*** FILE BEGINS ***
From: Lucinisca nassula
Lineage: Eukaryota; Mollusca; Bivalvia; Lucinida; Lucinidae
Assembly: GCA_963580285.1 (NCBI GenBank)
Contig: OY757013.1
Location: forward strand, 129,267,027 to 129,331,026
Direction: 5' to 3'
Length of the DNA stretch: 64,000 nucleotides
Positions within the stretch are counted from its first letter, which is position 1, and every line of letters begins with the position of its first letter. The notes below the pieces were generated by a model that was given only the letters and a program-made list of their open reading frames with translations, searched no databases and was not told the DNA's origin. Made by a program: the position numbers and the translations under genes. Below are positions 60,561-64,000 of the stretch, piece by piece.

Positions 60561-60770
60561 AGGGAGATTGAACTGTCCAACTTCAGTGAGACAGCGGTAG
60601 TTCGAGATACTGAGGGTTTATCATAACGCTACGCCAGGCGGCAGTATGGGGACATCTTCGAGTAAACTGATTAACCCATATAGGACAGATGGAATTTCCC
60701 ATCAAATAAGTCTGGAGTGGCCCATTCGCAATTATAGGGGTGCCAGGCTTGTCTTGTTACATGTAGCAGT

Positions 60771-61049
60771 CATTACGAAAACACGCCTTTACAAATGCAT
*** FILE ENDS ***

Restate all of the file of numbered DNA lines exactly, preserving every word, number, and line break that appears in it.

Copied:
From: Lucinisca nassula
Lineage: Eukaryota; Mollusca; Bivalvia; Lucinida; Lucinidae
Assembly: GCA_963580285.1 (NCBI GenBank)
Contig: OY757013.1
Location: forward strand, 129,267,027 to 129,331,026
Direction: 5' to 3'
Length of the DNA stretch: 64,000 nucleotides
Positions within the stretch are counted from its first letter, which is position 1, and every line of letters begins with the position of its first letter. The notes below the pieces were generated by a model that was given only the letters and a program-made list of their open reading frames with translations, searched no databases and was not told the DNA's origin. Made by a program: the position numbers and the translations under genes. Below are positions 60,561-64,000 of the stretch, piece by piece.

Positions 60561-60770
60561 AGGGAGATTGAACTGTCCAACTTCAGTGAGACAGCGGTAG
60601 TTCGAGATACTGAGGGTTTATCATAACGCTACGCCAGGCGGCAGTATGGGGACATCTTCGAGTAAACTGATTAACCCATATAGGACAGATGGAATTTCCC
60701 ATCAAATAAGTCTGGAGTGGCCCATTCGCAATTATAGGGGTGCCAGGCTTGTCTTGTTACATGTAGCAGT

Positions 60771-61049
60771 CATTACGAAAACACGCCTTTACAAATGCAT